Seven in ten chief information officers at UK companies believe their audit committees are ignoring the risks posed by IT to their business, new research has found.
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One third of internal audit heads at companies questioned in the same survey of 18 CIOs and 44 internal audit heads said they were not confident that their staff had the right skills and resources to make an effective assessment of the IT risks to their business.
Despite the central role of IT in helping companies comply with a raft of corporate governance regulations only one quarter of respondents at organisations surveyed by professional services firm Ernst & Young said they carried out regular review of third-party service providers.
IT risks include security breaches, the installation of new computer systems, and outsourcing agreements. Internal auditors also review the “IT controls” in place to mitigate the risks posed by technology before making recommendations to the company board.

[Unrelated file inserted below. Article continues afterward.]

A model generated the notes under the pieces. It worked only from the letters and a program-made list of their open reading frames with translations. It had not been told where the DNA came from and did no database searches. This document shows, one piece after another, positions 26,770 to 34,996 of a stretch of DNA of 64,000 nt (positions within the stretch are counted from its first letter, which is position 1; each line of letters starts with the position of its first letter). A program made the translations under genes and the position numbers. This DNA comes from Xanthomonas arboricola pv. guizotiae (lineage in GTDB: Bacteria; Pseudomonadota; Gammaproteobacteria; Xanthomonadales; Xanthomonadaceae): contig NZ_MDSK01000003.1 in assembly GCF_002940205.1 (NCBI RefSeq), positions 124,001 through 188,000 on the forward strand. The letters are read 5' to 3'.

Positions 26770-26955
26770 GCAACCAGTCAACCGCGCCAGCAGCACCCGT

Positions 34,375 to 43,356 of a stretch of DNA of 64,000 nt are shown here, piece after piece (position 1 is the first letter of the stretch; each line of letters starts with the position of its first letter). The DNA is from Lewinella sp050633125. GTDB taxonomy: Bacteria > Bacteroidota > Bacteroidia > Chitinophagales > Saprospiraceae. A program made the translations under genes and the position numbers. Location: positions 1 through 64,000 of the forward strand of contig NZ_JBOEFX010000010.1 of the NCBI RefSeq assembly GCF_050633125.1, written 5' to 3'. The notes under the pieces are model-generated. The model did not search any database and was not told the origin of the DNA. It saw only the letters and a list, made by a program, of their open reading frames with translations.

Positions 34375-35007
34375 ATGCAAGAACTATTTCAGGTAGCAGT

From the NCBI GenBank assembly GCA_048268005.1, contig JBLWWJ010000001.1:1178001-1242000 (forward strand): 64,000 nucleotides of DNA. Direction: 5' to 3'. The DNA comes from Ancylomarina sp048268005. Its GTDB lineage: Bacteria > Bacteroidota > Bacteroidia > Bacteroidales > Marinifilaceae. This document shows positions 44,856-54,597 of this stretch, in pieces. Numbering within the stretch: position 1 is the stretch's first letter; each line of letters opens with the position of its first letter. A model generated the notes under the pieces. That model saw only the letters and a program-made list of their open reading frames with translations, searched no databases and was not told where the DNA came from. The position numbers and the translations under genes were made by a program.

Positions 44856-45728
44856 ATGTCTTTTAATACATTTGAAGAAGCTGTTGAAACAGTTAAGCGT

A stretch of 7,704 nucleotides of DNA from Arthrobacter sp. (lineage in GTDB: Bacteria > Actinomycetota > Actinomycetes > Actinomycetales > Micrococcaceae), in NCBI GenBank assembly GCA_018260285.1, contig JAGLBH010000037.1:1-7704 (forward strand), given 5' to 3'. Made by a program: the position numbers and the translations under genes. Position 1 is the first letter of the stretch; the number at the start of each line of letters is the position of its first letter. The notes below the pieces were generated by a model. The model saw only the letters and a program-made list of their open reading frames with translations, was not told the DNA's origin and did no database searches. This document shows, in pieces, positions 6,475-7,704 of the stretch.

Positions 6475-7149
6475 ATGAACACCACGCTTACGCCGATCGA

Erol Mustafa, partner at Ernst & Young and head of its IT Internal Audit services, said, “Today the audit committee must be prepared to not only discuss but confidently challenge the IT related threats, vulnerabilities and risks facing their business.”
“Regulation such as Sarbanes Oxley and the future EU 8th Directive [audit regulations] increases the need for audit committees to understand IT risks and implications for the business. Organisations must put greater focus on internal controls and governance structures. IT controls failures or an inability to detect and resolve IT control issues can carry heavy operational, financial and reputational risks, particularly when those risks become public knowledge.”
He added that there was a shortage of staff with the skills and experience to carry out internal IT audits. Seventy per cent of companies surveyed said they had a dedicated internal IT audit department.